Most people who struggle with excessive drinking or drug abuse want help for their problems. According to the 2018 National Survey carried out by SAMHSA, 75% of people who seek treatment for substance abuse are employed.
Acknowledging that your substance abuse is affecting your life is an important step on the road to recovery. Seeking treatment for the issue is vital.
One major hang-up that causes people to put off seeking treatment for their addictions is worrying about how doing so will affect their job. Concerns about job security don’t need to be the deciding factor in whether or not to seek treatment for addiction.
Starting The Conversation
Many people choose to be an open book, explaining exactly what the issue is and their need for treatment. Others opt to be choosy with who they share this information with, sometimes just their boss and HR.
Because substance abuse and addiction tend to cause problems at work, it’s perfectly possible that your boss and coworkers already know you are struggling.
It can be scary to be vulnerable and admit that you need help, but it’s quite possible your employer will value your honesty. Additionally, when you’re upfront with your employer about your problems with addiction, they might be able to direct you to resources you were unaware of.
Employee Assistance Programs
Many employers offer Employee Assistance Programs or EAPs. If you are laboring with addiction, check with your employer’s HR department to see if this is something your employer offers.
EAPs are confidential and they can be an excellent way to receive screenings and treatment referrals. Many also offer follow-up care. EAPs are a great starting point when you’re ready to seek treatment, so be sure to see if this is a resource available to you.
Can I Lose My Job For Seeking Treatment?
Once you commit to seeking treatment for your addiction, you might be worried about losing your job. Thankfully, in the United States there are several federal laws that can furnish you with some protection.
Two specific areas of interest are the Family Medical Leave Act (FMLA) and the Americans with Disabilities Act (ADA). Let’s take a deeper look at these now.
The FMLA was created to offer protection to workers who need to take leave for medical reasons. Eligible employees can be given up to 12 weeks of unpaid time off work each year without risking the loss of their job.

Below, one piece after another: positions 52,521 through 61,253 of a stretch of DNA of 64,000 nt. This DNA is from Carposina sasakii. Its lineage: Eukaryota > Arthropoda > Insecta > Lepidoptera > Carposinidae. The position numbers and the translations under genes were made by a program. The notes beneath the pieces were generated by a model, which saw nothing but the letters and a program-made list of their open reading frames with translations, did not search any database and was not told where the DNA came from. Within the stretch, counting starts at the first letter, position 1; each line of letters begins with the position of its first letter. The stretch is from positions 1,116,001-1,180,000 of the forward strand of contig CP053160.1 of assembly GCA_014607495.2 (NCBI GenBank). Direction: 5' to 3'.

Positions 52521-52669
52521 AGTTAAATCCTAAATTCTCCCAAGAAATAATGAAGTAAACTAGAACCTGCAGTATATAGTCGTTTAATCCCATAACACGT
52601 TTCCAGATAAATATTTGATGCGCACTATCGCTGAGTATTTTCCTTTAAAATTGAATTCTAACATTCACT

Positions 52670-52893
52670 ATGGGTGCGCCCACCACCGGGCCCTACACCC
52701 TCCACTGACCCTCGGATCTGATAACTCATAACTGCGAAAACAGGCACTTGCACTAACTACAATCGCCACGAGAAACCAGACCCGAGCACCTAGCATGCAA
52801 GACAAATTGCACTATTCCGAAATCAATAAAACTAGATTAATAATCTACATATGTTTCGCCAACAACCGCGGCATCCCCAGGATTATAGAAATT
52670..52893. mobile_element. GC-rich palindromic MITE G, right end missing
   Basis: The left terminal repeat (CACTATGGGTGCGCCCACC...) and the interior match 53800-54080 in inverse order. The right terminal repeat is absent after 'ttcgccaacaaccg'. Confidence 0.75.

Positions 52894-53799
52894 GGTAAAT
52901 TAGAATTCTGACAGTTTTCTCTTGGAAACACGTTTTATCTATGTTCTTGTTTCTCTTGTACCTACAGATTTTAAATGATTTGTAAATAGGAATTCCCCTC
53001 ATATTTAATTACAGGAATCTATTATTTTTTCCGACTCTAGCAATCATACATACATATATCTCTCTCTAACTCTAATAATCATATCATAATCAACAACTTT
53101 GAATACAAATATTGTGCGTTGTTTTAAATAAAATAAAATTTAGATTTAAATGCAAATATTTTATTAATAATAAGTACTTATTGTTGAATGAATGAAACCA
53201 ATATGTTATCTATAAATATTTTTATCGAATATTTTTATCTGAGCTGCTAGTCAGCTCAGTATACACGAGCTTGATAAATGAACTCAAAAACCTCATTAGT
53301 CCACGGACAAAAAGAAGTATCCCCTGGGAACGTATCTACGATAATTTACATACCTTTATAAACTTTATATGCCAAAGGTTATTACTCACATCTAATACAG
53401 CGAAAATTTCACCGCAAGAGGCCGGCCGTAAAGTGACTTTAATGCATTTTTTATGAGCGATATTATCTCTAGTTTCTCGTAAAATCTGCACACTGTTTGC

State, local, and federal employees as well as those who work in education are automatically covered under FMLA.
For everyone else, there are certain guidelines that determine eligibility.
You are eligible for FMLA protections if you meet the following requirements:
- Your employer must have 50 or more employees within 75 miles
- You must have been employed by the business for at least 12 months
- You must have worked 1250 hours minimum over the last 12 months
Even though addiction and substance abuse are considered a serious health problem, they are not always protected under FMLA. To ensure you are covered under FMLA, you must inform your employer of your addiction as well as your intention to seek treatment before you enter treatment. The treatment for substance abuse must also be provided by a health care provider. FMLA does not protect you from missing work due to the use of substances, it only protects you for treatment of substance abuse.
Beyond this, the Department of Labor clarifies that should your employer have a non-discriminatory “no tolerance” policy with regard to substances use, employees can be terminated whether or not they are utilizing FMLA leave.
Employers are free to have policies that ensure drug-free workplaces, and they are not required to offer protections to employees who currently abuse drugs, alcohol, or other substances.
However, the Americans with Disabilities Act does prohibit the majority of employers from discriminating against people in recovery from addiction, or those who have sought treatment for their addictions. This means employers cannot terminate employment, refuse to hire, or refuse to promote an employee simply because they have a history of substance abuse or are currently in treatment for addiction.
The ADA considers addiction a disability, and as such it requires that your employer offer “reasonable accommodations” such as a modified work schedule to attend meetings or a temporary leave of absence that would allow the employee to attend a treatment program.
Both the FMLA and ADA offer legal protections for employees who seek treatment for substance abuse. Should your employer violate either of these acts, you can seek redress.
If the FMLA is violated by your employer, you can take legal action. Your employer may be required to compensate you for lost wages and loss of future earning potential. They can also be held responsible for any liquidated damages.
Violating the ADA constitutes federal action. While you wouldn’t be monetarily compensated if your employer were found guilty, they could be ordered to offer you reasonable accommodations as you seek treatment.
What To Do Next
Keep in mind that the most important thing about entering a treatment program is that you are trying to get healthy. Addiction is a medical issue, but only 11% of people with addiction receive treatment. Don’t let THE fear of losing your job keep you from getting healthy.
Here at Landmark Recovery, we have the tools and programs you need. We are standing by, ready to help you overcome your addiction. To find out what your options are, call our friendly team today at 888-448-0302.
Aug 18, 2020
Posted in: Addiction